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[ih] The history of "This" network?

If you want to know about NCP, see RFC # 6529.  The NCP spec was not
originally an RFC, since it was a specification, not a "request" for
comments.  RFC # 6529 moved the spec into the RFC series about 40 years
after the spec was published.


On Tue, Feb 12, 2019 at 2:28 PM Michael Kj?rling <michael at kjorling.se>

> On 12 Feb 2019 09:42 -0700, from
> internet-history at gtaylor.tnetconsulting.net (Grant Taylor):
> >   - To me, "" represents and as such implies IPv4.  So "early
> > IPv4 transition days" sounds like the transition /to/ IPv4.  Yet
> > is an IPv4 address to me.  So what are we transitioning from and to?
> NCP. https://en.wikipedia.org/wiki/Network_Control_Program
> The final transition from NCP to TCP/IP was in January 1983. RFC 801
> may be of interest.
> > Admittedly I'm not familiar with the addressing that was used on ARPAnet
> > prior to IPv4.  But I suspect that it's addressing did not take the form
> > of
> I wasn't around at the time, but the January 1970 RFC 33 says on page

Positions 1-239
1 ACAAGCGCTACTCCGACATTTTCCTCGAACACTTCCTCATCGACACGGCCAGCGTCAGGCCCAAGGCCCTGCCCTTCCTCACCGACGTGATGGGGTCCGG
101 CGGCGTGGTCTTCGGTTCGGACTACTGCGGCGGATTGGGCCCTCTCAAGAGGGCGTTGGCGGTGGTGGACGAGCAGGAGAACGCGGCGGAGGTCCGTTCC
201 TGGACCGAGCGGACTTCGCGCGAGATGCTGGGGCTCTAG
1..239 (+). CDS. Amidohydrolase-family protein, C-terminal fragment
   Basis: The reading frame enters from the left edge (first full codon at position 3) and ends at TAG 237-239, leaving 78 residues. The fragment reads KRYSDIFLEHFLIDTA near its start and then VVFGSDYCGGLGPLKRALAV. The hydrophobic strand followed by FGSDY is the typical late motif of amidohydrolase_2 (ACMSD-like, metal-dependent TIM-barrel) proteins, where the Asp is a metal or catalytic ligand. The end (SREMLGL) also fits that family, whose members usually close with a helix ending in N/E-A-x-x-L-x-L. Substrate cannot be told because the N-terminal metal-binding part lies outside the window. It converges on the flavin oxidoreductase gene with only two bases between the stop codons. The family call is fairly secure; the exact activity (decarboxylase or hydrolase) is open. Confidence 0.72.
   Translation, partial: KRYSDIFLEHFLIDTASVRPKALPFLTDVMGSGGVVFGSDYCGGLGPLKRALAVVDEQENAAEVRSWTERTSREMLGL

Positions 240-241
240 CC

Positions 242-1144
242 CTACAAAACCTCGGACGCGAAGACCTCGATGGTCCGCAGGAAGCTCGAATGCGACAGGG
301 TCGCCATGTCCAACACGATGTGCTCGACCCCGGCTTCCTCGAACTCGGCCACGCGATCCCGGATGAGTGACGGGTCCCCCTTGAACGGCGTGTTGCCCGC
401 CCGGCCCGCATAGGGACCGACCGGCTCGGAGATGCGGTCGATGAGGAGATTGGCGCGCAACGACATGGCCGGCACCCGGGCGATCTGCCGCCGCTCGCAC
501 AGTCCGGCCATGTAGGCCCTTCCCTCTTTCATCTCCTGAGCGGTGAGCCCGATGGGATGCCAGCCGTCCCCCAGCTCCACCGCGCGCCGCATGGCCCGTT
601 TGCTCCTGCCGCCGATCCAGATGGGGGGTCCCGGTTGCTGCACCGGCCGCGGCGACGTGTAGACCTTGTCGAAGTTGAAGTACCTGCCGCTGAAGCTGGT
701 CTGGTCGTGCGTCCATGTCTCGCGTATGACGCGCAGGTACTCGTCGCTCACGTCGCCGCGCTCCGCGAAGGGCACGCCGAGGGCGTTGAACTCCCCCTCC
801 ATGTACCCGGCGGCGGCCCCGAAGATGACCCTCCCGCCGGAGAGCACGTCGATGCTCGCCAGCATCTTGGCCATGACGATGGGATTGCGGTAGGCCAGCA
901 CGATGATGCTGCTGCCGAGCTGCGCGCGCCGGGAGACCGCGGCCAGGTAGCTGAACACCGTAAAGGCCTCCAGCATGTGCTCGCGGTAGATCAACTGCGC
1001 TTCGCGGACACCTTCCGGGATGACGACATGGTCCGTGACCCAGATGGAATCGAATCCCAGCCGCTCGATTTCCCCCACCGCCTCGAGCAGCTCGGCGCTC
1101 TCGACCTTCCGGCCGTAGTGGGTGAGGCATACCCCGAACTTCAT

> 6 that NCP addressing was 24 bits of "user number" plus 8 bits of
> "host number" plus 8 bits of "another eight-bit number", 7 of which
> seem like they function largely as what we today refer to as "ports";
> one end of a connection was therefore identified by a total of 48
> bits, 8 of which describe the host. I don't see anything obvious
> actually specifying a format for how these addresses would be entered
> by or displayed to a user, only hints that hexadecimal notation may
> have been common.
> This format allowed up to 2^8 hosts on the network, each with 2^24
> users, each with 2^7 simultaneous active bidirectional connections.
> Note that "port" in NCP seems to have been a very different concept
> from "port" in TCP. My understanding is that NCP "ports" refer more to
> the physical links than to a logical property of a data connection.
> --
> Michael Kj?rling ? https://michael.kjorling.se ? michael at kjorling.se
>   ?The most dangerous thought that you can have as a creative person
>               is to think you know what you?re doing.? (Bret Victor)
> _______
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